Image courtesy the SeaWiFS Project,
NASA/Goddard Space Flight Center, and ORBIMAGE
A large number of forest fires in Siberia are emitting vast pall of smoke that is spreading from the interior of Asia to Alaska and the Pacific Northwest. So far this summer, tens of thousands of acres have burned in Siberias boreal forests. The image above, taken by the Sea-viewing Wide Field-of-view Sensor (SeaWiFS) on August 5, 2001, shows smoke from the fires (left) spreading across northeastern Russia, and over the Bering Strait and Alaska. A later image, also acquired by SeaWiFs, showed haze which probably originated from these fires off the coast of British Columbia and Washington State.
Fire plays an important role in the ecosystems of the northern forests. Some tree species, such as jack pine and aspen, thrive in newly-burned areas. The jack pine even depends on fire to release seeds from its resinous pinecones. After 30 years the taller black spruce begin to take over. After 100 years or so, enough dead trees and fallen needles have accumulated on the forest floor to fuel a new wave of fires.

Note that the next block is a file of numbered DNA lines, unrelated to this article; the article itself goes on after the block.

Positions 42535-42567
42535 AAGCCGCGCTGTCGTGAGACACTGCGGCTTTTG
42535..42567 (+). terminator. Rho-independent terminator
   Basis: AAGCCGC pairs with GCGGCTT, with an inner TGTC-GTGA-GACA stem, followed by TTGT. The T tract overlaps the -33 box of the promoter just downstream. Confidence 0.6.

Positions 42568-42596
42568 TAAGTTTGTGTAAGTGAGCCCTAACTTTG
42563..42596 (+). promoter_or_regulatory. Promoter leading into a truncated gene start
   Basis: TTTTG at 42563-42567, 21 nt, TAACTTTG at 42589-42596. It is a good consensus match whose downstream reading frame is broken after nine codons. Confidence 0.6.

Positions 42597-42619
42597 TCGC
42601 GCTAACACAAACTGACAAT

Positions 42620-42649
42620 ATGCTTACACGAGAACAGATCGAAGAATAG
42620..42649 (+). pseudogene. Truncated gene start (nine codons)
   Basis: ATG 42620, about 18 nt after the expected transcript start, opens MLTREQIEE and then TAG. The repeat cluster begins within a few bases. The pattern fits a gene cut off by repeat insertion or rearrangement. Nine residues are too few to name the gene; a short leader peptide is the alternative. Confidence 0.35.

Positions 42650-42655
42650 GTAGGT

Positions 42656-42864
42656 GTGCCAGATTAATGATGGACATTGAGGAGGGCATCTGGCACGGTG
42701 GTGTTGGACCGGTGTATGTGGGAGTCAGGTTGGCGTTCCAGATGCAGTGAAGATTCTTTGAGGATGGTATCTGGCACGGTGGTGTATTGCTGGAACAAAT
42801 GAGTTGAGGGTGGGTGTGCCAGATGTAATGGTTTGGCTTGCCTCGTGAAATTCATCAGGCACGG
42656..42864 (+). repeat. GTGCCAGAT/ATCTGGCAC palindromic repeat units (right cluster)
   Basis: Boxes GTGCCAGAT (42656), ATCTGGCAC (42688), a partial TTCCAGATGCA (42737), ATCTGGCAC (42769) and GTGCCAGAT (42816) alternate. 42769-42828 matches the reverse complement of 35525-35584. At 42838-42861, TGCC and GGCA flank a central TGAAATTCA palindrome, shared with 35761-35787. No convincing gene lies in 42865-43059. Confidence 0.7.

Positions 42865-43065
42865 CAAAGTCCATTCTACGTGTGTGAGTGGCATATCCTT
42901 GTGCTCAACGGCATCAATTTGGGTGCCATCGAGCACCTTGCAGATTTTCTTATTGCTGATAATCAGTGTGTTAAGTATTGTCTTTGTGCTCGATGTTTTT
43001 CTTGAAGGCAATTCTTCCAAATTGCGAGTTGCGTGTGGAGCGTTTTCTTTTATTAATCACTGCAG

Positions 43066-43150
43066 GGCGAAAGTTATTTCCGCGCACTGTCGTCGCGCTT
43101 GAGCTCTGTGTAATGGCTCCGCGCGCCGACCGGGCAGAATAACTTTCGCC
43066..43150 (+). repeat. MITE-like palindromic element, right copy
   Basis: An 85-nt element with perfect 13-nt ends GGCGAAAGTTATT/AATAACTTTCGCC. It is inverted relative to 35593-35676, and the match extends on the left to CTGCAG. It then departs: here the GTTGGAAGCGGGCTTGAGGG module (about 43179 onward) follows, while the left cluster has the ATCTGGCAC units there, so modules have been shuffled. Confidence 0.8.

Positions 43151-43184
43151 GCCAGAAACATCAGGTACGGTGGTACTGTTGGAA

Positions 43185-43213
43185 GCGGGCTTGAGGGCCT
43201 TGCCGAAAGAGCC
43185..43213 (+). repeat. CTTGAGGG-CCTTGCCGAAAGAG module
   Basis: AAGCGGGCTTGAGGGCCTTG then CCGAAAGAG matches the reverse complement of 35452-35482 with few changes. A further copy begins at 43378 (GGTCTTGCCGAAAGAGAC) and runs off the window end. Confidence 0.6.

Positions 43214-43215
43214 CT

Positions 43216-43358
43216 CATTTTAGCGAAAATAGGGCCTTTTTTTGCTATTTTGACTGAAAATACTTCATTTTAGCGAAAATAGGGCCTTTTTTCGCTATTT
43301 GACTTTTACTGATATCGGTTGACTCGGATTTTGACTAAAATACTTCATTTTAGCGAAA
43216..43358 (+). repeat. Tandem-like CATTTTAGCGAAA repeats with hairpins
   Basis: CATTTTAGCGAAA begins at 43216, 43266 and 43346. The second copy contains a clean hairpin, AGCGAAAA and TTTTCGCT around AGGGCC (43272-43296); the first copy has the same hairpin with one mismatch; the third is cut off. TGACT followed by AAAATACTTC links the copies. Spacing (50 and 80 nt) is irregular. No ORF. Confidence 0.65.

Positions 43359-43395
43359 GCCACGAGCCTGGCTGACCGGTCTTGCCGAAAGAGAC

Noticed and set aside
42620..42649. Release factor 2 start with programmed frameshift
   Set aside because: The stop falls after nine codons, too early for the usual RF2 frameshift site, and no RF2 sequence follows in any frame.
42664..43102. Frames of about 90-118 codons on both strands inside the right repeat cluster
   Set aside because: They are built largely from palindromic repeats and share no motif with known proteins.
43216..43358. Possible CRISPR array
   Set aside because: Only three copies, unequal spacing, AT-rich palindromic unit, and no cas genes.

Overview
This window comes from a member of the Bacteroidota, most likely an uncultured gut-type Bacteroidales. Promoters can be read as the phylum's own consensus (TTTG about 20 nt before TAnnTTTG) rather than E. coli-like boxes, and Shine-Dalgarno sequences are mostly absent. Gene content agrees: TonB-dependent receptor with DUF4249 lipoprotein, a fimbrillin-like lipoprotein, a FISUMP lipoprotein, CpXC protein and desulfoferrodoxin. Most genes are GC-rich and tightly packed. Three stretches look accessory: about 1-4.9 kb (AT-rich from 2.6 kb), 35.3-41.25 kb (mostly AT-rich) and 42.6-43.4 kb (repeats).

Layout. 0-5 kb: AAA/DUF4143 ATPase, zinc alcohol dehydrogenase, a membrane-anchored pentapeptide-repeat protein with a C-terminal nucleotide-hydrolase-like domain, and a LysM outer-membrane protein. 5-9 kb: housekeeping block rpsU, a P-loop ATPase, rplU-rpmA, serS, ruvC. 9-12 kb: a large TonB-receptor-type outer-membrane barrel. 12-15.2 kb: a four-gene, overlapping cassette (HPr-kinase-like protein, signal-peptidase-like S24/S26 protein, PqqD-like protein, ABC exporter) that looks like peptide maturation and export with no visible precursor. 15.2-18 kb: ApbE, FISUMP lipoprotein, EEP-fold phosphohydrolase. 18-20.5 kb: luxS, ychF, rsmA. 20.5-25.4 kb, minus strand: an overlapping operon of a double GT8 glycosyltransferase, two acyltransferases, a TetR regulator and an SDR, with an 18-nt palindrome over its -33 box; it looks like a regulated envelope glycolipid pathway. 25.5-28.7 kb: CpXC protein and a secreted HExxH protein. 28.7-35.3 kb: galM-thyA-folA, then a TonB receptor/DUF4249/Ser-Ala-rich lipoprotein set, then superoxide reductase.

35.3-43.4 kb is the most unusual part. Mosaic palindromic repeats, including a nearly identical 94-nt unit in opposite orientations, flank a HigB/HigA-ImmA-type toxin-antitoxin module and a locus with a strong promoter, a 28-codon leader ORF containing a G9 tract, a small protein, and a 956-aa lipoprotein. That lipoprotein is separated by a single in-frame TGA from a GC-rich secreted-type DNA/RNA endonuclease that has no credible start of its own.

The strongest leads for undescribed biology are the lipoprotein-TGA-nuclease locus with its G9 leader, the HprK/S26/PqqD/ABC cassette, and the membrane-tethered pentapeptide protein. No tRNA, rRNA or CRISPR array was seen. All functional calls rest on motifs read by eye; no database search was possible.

For more information, read Evolving in the Presence of Fire.
This image originally appeared on the Earth Observatory. Click here to view the full, original record.